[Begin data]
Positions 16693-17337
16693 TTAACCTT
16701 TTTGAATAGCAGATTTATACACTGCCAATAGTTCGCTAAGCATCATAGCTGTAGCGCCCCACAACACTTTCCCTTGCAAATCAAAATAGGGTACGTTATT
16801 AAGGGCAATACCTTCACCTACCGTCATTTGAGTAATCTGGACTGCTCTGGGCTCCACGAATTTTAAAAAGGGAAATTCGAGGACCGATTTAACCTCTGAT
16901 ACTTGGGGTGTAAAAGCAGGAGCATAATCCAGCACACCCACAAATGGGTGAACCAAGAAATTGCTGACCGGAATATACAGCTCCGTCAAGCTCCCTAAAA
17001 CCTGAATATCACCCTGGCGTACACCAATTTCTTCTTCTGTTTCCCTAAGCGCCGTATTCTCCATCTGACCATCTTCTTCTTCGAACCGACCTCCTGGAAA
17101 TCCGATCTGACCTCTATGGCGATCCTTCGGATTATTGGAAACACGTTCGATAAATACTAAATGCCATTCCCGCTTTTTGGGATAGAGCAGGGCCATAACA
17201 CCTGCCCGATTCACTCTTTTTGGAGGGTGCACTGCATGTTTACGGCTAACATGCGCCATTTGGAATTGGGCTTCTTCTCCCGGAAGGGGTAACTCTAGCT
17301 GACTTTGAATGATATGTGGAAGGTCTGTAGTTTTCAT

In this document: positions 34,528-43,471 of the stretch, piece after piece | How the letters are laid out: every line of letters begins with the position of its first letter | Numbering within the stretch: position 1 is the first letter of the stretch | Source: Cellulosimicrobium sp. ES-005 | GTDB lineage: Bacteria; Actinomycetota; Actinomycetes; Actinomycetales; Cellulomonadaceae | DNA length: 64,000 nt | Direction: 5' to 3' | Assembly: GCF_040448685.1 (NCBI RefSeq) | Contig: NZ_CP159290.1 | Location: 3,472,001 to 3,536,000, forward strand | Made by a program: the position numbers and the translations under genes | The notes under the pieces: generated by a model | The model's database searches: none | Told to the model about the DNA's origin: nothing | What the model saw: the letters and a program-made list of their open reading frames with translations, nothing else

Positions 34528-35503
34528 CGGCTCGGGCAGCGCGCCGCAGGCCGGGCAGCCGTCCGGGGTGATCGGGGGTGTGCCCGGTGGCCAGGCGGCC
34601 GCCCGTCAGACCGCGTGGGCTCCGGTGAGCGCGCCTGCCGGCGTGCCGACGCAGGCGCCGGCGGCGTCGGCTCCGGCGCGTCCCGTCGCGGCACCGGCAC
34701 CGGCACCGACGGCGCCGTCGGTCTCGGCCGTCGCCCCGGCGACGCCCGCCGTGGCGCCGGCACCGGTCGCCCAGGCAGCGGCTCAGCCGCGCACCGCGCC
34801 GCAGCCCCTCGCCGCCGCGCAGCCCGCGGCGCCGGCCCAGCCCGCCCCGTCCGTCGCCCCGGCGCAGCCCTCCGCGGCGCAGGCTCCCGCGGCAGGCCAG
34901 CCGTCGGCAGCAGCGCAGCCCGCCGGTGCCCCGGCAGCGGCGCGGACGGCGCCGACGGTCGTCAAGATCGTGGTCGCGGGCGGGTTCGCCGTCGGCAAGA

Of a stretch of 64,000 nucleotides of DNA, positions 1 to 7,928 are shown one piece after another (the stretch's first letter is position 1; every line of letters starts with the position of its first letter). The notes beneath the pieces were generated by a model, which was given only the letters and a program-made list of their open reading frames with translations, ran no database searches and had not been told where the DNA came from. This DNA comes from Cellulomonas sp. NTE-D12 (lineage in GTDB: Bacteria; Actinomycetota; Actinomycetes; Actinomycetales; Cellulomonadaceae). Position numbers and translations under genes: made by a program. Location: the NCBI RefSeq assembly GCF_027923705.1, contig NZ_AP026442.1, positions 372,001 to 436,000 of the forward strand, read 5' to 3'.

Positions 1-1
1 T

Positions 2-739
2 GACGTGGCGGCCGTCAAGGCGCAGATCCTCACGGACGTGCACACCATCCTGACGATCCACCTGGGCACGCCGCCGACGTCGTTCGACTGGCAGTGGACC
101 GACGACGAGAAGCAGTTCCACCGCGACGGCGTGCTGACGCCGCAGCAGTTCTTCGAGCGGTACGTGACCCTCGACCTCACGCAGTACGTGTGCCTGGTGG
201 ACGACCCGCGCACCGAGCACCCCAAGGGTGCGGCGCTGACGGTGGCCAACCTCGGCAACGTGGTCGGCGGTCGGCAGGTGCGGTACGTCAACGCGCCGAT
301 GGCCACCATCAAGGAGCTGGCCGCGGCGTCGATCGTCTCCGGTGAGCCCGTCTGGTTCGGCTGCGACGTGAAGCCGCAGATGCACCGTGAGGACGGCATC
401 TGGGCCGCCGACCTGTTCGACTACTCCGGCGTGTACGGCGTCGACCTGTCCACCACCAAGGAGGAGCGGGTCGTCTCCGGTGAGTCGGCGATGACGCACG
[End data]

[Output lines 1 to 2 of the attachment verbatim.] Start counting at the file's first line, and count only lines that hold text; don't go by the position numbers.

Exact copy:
Positions 16693-17337
16693 TTAACCTT